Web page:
Egypt’s military takes a tough line with the Muslim Brotherhood (MB), saying the Armed Forces will not let the country to be dominated by just one group.
The head of the military, Field Marshal Hussein Tantawi’s strong remarks came only hours after he met with US Secretary of State Hillary Clinton in Cairo on Sunday, The Associated Press reported.
“Egypt will never fall. It belongs to all Egyptians and not to a certain group the armed forces will not allow it,” Tantawi told reporters in the Suez Canal city of Ismailia.
“The armed forces will not allow anyone, especially those pushed from outside, to distract it from its role as the protector of Egypt,’’ the chairman of the Supreme Council of the Armed Forces (SCAF) added.
SCAF took power in February 2011 after the Egyptians launched a revolution against the pro-Israeli regime in January, which eventually brought an end to the 30-year dictatorship of former President Hosni Mubarak.
Days before Egypt’s first democratically elected president, Mohamed Morsi, was sworn in on June 30, the Muslim Brotherhood-led parliament was dissolved by SCAF-backed Supreme Constitutional Court.
Last week, Morsi, who quit the Muslim Brotherhood to become the president, ordered the parliament to reconvene, in defiance of the June 14 ruling by the high court. Under a constitutional declaration issued on June 17, the military assumed legislative powers and control over the country’s budget.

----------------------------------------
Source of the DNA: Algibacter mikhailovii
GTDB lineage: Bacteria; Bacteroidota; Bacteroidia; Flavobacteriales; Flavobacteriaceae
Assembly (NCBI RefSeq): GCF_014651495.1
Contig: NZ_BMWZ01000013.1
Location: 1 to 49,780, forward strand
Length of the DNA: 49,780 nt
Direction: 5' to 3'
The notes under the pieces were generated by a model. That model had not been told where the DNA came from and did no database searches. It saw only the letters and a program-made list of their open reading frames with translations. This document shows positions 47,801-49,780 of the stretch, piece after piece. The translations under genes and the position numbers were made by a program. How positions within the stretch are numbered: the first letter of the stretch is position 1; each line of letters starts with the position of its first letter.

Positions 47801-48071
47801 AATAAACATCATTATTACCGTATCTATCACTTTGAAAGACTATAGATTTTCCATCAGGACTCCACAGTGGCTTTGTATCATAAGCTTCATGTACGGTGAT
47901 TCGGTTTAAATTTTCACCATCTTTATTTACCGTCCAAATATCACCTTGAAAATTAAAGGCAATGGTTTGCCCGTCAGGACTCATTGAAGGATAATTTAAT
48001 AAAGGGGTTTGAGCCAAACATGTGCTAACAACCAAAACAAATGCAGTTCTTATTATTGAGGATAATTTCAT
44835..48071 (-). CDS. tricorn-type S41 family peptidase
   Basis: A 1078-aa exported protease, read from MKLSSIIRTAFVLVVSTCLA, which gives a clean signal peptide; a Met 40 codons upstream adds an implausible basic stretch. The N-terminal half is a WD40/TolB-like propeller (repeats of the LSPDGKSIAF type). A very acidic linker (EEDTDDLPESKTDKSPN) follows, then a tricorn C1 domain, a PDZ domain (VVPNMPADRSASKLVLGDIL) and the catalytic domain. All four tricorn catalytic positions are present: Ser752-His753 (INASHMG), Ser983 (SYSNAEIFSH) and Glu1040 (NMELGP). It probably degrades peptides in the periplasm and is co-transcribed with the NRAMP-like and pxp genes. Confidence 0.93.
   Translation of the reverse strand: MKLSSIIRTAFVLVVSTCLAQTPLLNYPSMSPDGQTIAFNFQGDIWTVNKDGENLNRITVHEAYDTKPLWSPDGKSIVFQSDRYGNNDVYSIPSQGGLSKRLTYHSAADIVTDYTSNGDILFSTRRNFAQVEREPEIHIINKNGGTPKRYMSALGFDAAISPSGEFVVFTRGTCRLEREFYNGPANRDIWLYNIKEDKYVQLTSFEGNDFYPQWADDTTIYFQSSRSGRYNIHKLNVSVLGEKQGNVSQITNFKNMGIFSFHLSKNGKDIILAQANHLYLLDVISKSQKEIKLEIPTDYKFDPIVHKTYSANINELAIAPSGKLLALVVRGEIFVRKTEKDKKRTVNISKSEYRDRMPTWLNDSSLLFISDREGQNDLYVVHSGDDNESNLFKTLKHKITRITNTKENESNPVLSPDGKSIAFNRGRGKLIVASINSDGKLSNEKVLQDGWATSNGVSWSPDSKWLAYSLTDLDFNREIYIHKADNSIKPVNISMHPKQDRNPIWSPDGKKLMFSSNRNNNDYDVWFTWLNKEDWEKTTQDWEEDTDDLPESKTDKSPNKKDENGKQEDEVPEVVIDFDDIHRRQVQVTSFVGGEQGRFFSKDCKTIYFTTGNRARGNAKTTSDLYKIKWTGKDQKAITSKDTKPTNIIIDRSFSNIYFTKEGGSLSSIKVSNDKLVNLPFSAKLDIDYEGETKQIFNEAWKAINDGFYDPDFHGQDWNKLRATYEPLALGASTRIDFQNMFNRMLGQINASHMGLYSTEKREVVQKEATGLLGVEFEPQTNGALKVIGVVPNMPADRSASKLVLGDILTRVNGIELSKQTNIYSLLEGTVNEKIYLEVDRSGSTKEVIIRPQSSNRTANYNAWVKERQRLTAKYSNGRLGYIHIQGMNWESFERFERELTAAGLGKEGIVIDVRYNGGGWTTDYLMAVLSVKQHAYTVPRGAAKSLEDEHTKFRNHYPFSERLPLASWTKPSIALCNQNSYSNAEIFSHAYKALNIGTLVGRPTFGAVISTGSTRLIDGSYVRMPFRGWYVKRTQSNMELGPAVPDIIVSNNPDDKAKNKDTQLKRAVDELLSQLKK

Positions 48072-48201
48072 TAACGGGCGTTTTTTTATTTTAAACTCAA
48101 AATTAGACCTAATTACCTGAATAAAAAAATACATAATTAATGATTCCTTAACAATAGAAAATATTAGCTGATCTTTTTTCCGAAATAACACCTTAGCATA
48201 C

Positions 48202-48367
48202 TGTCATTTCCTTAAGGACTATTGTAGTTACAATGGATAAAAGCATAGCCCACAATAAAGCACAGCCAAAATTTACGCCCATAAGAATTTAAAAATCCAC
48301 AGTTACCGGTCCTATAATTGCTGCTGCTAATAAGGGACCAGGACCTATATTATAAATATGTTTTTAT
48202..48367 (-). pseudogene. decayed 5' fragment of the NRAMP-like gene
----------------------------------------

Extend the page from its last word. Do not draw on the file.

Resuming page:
Morsi ordered the dissolved parliament to resume its legislative activities and also called for new parliamentary elections to be held within 60 days of the ratification of the new constitution.
However, the high court overturned Morsi’s decree, ruling that its decision was ‘binding’ and could not be challenged.
Egyptian pundits say the military and the high court are trying to undermine the powers of the new president in order to hang on to power.
On Saturday, Clinton, who is on a two-day visit to Egypt, held a meeting with Morsi in Cairo. On Sunday, she met with Tantawi and urged him to support a transition to civilian rule.
“They discussed the political transition and the SCAF’s ongoing dialogue with President Morsi,” a US State Department official told reporters.
Washington, which threw its weight behind the Mubarak regime for over three decades, now claims to support Egypt’s transition to democracy.